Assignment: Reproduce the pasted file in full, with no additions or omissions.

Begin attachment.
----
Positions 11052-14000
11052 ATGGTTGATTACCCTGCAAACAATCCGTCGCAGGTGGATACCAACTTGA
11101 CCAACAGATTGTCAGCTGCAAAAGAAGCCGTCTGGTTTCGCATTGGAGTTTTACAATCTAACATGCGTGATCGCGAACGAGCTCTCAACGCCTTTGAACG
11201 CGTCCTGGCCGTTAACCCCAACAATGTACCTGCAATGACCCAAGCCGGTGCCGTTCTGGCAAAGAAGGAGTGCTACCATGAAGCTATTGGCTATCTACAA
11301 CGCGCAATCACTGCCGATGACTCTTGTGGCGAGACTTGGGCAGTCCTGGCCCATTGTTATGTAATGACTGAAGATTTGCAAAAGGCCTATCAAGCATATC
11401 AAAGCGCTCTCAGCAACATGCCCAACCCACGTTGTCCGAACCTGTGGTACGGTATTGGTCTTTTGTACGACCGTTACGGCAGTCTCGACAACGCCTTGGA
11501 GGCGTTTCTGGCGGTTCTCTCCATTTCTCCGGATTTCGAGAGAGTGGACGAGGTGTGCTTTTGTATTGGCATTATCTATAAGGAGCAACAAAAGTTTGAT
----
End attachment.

Positions 11052-14000
11052 ATGGTTGATTACCCTGCAAACAATCCGTCGCAGGTGGATACCAACTTGA
11101 CCAACAGATTGTCAGCTGCAAAAGAAGCCGTCTGGTTTCGCATTGGAGTTTTACAATCTAACATGCGTGATCGCGAACGAGCTCTCAACGCCTTTGAACG
11201 CGTCCTGGCCGTTAACCCCAACAATGTACCTGCAATGACCCAAGCCGGTGCCGTTCTGGCAAAGAAGGAGTGCTACCATGAAGCTATTGGCTATCTACAA
11301 CGCGCAATCACTGCCGATGACTCTTGTGGCGAGACTTGGGCAGTCCTGGCCCATTGTTATGTAATGACTGAAGATTTGCAAAAGGCCTATCAAGCATATC
11401 AAAGCGCTCTCAGCAACATGCCCAACCCACGTTGTCCGAACCTGTGGTACGGTATTGGTCTTTTGTACGACCGTTACGGCAGTCTCGACAACGCCTTGGA
11501 GGCGTTTCTGGCGGTTCTCTCCATTTCTCCGGATTTCGAGAGAGTGGACGAGGTGTGCTTTTGTATTGGCATTATCTATAAGGAGCAACAAAAGTTTGAT